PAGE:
These are no normal cards, you see. Each one has an NFC chip inside which, when placed on their respective space, is read by the board. This then starts a loop playing on the app. As you add more cards with drum beats, basslines, vocals etc, a song starts to form. What’s exceptionally clever is how well the app mixes all of this noise together in real time, transposing time signatures and keys so that the loops work with each other – hearing Sia’s Chandelier vocals blare out over a crunchy, distorted guitar line from Disturbed’s Down With The Sickness is bizarre, surreal and amazing in how the game simply makes it all work together. Not only that, but the app keeps track of your moves, your score, makes sure you only play legal cards and more. It tracks when you get bonus points for playing specific colours in specific spaces, or when you control all five slots on the board for a “Full Mix” bonus and overall makes it dead easy to understand what’s going on in the game.
But it’s the DropMix button that is a real game changer here. If the other player is controlling too much of the board you can hit that big button and start a roulette wheel spinning on the screen. Whatever strength value it lands on, those cards which belong to your opponent get wiped off the board and they lose a point for each one. This adds a layer of tactics in – as the board fills up, level 1 cards are harder to play but they’re also weighed on the roulette wheel so that they are hardest to remove. Conversely, level 3 cards are a guaranteed score but they take up 50% of the chance wheel. It’s a great risk/reward mechanic and adds a lot of tension to the gameplay when that wheel is spinning.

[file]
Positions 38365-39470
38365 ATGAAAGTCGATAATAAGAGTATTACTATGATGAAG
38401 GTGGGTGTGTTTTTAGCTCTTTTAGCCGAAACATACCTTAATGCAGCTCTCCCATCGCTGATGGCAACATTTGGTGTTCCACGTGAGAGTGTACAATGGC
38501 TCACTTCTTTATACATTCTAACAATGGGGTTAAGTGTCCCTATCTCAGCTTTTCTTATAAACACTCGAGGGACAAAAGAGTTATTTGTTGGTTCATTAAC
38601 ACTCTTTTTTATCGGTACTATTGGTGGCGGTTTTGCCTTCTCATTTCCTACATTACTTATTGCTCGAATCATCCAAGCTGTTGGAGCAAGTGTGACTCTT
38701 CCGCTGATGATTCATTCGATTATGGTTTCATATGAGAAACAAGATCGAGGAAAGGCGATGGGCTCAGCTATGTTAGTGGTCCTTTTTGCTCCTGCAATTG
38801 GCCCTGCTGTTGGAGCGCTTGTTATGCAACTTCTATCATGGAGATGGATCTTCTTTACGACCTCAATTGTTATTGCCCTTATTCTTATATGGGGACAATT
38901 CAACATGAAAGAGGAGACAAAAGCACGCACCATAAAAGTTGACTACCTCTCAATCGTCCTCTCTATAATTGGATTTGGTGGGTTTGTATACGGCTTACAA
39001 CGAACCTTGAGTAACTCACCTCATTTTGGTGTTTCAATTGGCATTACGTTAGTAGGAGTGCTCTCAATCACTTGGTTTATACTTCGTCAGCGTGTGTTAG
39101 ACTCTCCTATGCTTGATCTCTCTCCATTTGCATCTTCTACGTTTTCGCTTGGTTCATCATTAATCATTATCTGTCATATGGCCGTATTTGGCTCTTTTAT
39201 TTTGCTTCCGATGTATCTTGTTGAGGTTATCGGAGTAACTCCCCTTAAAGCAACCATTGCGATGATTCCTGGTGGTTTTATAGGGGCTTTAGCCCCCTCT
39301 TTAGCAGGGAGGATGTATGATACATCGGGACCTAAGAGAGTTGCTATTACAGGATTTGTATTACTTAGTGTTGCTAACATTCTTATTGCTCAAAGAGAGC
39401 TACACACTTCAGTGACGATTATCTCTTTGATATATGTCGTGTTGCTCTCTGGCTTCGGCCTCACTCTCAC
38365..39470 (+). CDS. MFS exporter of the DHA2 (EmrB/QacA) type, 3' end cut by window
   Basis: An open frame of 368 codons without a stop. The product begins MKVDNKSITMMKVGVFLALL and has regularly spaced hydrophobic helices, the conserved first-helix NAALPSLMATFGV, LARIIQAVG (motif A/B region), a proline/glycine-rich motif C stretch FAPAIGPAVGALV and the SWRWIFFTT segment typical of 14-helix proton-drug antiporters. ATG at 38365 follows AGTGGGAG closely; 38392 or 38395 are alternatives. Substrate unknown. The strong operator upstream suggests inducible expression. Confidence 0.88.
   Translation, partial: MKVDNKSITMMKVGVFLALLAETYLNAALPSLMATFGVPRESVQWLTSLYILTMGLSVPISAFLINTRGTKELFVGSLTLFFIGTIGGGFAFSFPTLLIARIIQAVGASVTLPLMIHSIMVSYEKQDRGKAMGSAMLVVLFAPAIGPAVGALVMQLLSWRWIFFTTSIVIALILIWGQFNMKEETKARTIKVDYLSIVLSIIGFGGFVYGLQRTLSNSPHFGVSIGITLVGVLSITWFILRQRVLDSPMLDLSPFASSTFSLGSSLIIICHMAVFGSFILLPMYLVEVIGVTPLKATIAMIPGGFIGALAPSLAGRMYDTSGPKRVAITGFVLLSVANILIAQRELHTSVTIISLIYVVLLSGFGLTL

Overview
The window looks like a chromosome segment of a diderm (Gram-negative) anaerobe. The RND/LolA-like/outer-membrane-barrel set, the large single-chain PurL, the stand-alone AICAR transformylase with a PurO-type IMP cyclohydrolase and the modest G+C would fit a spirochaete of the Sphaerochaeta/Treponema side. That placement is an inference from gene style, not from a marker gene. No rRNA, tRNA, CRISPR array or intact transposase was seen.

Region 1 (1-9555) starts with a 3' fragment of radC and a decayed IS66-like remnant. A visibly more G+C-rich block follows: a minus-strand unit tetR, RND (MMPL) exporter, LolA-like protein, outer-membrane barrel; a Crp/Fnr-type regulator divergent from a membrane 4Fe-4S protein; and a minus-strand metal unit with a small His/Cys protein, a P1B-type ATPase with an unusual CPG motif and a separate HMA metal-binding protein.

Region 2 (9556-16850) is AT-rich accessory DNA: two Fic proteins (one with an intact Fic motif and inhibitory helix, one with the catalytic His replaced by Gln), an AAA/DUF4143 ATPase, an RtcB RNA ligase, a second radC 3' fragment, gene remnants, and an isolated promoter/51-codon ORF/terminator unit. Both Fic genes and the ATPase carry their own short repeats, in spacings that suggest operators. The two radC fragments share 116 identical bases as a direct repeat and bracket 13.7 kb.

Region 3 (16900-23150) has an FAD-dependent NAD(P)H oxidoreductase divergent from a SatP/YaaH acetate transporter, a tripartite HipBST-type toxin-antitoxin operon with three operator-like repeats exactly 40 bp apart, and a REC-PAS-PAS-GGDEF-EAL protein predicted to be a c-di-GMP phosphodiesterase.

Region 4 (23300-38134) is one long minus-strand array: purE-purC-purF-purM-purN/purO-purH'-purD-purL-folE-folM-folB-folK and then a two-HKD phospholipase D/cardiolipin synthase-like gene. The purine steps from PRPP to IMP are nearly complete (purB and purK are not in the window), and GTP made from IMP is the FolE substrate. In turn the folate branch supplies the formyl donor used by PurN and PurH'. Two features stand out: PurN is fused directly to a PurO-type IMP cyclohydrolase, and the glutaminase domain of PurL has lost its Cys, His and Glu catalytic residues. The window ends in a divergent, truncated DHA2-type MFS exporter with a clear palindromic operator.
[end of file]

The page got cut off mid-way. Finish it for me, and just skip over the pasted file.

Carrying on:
In addition to Clash, DropMix also support Freestyle and Party game modes. In Freestyle you can lay down whatever loops you please into their respective spaces on the board, constructing all manner of musical monstrosities to your heart’s content – no scoring, no competition, just play time. Party mode is a fixed length score chasing mode for 1-5 players. Everyone has their own deck (30 cards each for 2 players, 15 cards each for 3 or more) and hands and the game challenges players with placing specific card strengths and colours on a timer – the quicker the players place the requested card, the more they score. Although the game keeps track of the highest score, it’s purely played for fun, but it’s a great distraction from the main Clash mode and good for those who don’t want a competitive experience.
One of the cooler features of DropMix is how it incorporates social elements into its infrastructure. At any point during any of the games modes you can touch a button on the interface to save your current mix. These can then be brought back at any time by touching “Mixes” on the homescreen and shared on social media or with your friends. The easiest way to share is to create a link which can be opened up in the DropMix app, but if your device supports it you can save the mix down to a one minute video clip to upload to the service of your choice. We’ve put some of our dopest (Editor’s note: Don’t say that, Andy) cuts up on YouTube and you can listen to them in this very review! It’s a cool feature and fits perfectly with this game.